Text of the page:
Even buyers with limited international reach experience conflict-related consequences due to the multiple facets of the conflict on the global economy and different business needs. Buyers with more local needs are still subject to inflationary pressures, potential regulations and increasing complexity. Law firms need to keep this in mind when evaluating strategic plans, as chances are their clients will have impact-related concerns, either directly or indirectly.

The research also looked at the specific nature of business impact to identify some of the key factors regarding the specific issues customers are facing. The research identified three main themes: I) economic volatility and inflation concerns; ii) supply chain and logistical disruption considerations; and (iii) the suspension of the activities of companies that operated directly in the affected region. These three themes remained consistent across the two main categories of respondents—those with international needs and those without; however, both groups cited different degrees of impact for each of these factors.

Among those without international needs, inflation and economic volatility were highlighted as the biggest impacts with almost a third (32%) of respondents citing this theme.

The second major issue cited by both groups – supply chain and logistics concerns – was seen as having an impact by the many companies that have expansive operations involving regionally impacted materials and logistics routes. affected. This has led to increased disruption in these areas, forcing companies to adapt in managing their current supply chains. “We’re a pretty escalation-sensitive company, as you can imagine, it’s construction,” said a legal director. “Anything that impacts petroleum, materials, lots of different things, impacts cost and delivery times.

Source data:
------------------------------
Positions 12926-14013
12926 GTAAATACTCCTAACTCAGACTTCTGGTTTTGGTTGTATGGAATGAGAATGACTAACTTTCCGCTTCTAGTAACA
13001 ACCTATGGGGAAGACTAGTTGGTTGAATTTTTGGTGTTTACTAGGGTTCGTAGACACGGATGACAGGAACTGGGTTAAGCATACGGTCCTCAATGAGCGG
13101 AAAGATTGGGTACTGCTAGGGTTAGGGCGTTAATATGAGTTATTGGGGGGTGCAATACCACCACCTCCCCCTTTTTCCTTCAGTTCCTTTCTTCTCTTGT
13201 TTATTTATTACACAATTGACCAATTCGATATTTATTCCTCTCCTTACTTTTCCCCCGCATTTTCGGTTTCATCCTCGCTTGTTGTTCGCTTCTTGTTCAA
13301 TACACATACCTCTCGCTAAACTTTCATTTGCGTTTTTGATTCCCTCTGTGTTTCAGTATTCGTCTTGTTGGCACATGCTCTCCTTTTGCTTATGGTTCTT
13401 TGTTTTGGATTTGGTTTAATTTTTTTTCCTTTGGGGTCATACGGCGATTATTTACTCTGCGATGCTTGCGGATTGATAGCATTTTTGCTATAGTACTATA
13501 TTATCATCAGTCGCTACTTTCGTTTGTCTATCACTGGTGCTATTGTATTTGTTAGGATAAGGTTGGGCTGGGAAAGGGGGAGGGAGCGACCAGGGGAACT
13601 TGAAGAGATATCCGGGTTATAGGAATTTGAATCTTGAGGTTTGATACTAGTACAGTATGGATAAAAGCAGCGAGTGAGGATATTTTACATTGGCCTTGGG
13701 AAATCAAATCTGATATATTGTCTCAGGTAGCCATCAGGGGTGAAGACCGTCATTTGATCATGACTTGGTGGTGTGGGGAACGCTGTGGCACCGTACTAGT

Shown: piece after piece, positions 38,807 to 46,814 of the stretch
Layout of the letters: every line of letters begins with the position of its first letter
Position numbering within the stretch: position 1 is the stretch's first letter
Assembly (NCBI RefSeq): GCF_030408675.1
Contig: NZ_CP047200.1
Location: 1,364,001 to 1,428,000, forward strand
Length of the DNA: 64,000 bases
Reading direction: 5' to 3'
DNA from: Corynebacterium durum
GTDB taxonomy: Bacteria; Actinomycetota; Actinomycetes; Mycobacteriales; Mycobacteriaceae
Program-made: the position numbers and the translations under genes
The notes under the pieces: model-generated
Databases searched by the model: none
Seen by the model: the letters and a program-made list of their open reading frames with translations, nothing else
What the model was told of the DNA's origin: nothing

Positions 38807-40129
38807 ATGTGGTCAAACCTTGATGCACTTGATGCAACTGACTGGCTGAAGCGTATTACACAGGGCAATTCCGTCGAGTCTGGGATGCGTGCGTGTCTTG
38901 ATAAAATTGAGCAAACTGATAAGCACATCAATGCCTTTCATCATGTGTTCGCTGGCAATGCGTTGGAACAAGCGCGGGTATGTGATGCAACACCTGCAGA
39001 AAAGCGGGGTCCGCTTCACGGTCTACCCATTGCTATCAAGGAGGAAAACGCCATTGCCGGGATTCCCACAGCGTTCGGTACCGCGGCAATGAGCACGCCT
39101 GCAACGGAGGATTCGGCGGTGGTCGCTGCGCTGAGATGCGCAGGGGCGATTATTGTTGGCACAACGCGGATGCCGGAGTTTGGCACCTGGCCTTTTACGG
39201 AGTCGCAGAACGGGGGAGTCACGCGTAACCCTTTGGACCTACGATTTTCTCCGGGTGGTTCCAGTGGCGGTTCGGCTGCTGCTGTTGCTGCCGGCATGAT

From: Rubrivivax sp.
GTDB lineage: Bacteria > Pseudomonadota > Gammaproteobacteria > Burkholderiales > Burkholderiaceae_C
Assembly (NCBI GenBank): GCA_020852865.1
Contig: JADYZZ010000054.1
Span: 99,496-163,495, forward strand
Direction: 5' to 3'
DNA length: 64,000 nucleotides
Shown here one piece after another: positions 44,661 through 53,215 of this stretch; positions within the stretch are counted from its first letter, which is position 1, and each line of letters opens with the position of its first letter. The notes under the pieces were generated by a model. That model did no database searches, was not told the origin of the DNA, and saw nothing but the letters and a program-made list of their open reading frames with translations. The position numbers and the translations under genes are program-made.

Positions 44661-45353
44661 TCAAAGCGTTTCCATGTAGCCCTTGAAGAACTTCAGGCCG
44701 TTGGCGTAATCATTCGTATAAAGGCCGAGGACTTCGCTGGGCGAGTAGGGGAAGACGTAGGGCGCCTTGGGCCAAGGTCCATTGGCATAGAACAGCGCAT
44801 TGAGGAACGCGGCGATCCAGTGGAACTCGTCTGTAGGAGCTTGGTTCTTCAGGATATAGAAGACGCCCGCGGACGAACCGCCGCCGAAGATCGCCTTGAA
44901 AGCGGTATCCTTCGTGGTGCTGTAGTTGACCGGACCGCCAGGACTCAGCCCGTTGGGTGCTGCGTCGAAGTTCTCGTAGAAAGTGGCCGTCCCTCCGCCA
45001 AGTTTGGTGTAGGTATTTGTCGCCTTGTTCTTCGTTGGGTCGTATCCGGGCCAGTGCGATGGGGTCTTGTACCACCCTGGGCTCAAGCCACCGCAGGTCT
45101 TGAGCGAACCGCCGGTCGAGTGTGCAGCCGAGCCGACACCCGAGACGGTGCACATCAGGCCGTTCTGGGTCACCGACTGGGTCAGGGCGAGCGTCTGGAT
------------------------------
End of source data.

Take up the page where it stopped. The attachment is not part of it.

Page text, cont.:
The third major problem cited was the suspension of activities in countries, mainly those directly affected by the conflict. This theme was the most cited among businesses with international needs and highlights some of the most direct impacts we have seen as a result of the invasion. Speaking of operations in Russia and Ukraine, a chief lawyer said the impact was significant:

“Because we have stopped doing transactions in Ukraine and Russia. We don’t have the stores open; we closed them all. 500 stores closed in Russia and 130 stores closed in Ukraine. 10,000 workers in Russia and 1,400 in Ukraine.

Interestingly, the impact on clients’ legal operations was not felt as deeply, according to respondents. For example, the survey found that 80% of corporate legal departments say they have been affected by conflict, but they see no substantial impact in how they use legal service providers. For those who cited the change, it was mostly about seeking additional assistance in navigating the new policies, as one legal director noted: “We are relying more on law firms to ensure that we remain compliant in our business dealings.”